But the worst was yet to come. William Donaldson, former head of an investment firm, was head of the SEC and he planned to do ‘routine audits’ of the Big Five, so at least they had some supervision. Unfortunately, his term was up and Chris Cox, former GOP representative from Orange County, was his successor. Cox knew nothing about securities of if he did, hid it successfully. Under his control, not one audit was done of the Big Five…zip. Regulation and enforcement were lax and good investigators left in disgust.

 

Where is Cox today?  A partner in the M&A and securities division of Boston-based international law firm of Bingham McCutchen LLP. He is also a principal in Bingham Consulting Group, the firm’s affiliated consulting business, along with former California governor Pete Wilson and former New Hampshire governor Steve Merrill, who is its president partner in a law firm which seems to be a retirement home for former politicians.
While, banks were now required to carry on trading and securities speculation in separately capitalized companies, they were under the same holding company umbrella and that would have been fine except they ballooned the balance sheets and it was the holding companies, not even just the bank as Reagan had done, that received bailout funds. Worse, Goldman Sachs, and Morgan Stanley were made banks, which even Lloyd Blankfein declared would ‘never accept deposits.’ So was Merrill Lynch until being bought out by BofA in another questionable move.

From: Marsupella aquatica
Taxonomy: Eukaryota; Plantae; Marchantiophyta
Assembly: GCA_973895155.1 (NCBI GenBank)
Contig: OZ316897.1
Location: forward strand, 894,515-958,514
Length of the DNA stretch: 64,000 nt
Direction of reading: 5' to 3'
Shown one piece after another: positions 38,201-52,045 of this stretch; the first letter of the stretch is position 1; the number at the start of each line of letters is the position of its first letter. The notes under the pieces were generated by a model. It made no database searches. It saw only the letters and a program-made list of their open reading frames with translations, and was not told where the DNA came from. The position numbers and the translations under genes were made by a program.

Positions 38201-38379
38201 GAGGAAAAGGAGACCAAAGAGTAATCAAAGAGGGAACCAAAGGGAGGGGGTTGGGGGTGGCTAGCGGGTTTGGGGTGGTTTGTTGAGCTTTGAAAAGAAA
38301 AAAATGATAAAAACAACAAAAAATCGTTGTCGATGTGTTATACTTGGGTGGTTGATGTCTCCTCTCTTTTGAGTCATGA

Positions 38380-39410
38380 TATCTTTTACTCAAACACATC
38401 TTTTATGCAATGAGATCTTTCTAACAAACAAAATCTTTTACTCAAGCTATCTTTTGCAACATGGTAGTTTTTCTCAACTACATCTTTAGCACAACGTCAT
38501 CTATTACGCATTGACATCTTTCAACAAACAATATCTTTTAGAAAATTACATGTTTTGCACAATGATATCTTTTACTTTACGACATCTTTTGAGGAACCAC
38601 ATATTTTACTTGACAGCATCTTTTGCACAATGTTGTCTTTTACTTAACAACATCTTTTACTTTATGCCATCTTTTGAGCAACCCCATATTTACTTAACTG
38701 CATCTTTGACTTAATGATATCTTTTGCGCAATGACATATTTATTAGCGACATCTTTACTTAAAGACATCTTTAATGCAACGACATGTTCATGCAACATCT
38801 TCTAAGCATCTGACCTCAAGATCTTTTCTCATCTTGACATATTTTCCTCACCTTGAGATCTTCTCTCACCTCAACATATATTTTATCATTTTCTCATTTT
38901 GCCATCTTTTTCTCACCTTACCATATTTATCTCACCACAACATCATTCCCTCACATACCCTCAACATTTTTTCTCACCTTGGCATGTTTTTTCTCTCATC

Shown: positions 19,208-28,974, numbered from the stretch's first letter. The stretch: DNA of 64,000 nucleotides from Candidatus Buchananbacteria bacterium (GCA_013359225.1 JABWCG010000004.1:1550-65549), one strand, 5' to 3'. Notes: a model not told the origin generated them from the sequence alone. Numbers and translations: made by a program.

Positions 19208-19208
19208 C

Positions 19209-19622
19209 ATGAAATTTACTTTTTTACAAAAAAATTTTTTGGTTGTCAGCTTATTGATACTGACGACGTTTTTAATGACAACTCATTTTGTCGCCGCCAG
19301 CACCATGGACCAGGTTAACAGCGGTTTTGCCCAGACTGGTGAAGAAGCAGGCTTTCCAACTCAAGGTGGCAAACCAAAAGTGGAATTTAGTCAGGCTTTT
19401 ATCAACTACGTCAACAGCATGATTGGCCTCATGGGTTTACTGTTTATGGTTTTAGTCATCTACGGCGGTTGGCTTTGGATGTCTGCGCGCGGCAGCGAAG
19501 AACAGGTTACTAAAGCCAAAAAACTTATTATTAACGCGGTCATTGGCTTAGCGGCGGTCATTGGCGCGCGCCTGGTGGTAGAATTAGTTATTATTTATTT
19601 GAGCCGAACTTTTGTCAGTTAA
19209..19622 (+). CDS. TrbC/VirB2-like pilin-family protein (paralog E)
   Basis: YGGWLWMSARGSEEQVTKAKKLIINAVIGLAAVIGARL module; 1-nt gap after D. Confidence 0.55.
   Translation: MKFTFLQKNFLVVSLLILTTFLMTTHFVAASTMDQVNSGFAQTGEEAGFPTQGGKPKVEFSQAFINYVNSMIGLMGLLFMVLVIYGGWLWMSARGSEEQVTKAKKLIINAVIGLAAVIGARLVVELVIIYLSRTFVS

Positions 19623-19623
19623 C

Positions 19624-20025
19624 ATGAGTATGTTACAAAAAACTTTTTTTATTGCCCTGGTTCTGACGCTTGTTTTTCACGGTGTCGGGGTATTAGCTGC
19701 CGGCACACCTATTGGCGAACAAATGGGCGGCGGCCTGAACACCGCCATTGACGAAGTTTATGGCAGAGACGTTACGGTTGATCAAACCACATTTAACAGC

So despite the fact that only deposits were insured (raised to $250,000 to prevent a run on the banks), we, the people, accepted liability for even their speculative investments.

 

The issue is the lack of regulation and laws that allow for the failure of a bank and its effective and efficient liquidation. This issue has always existed whether the bank was failing because of bad credit decisions (commercial real estate, foreign governments) or bad asset/liability mixes (BofA). Trading and speculative trading has become the whipping boy for this problem. It is a result of the problem not the cause of the problem.

 

Derivatives, with a profit motive changed the entire matrix. Due to the real estate boom and

We were told that the government could not take over a bank but that is not true. Let them take over the bank and challenge the companies to take them to court! They could sue, but to what avail? Nothing from nothing equals nothing except receipts for lawyers fees. TB believes Volcker would have attempted it and simply said, sue me!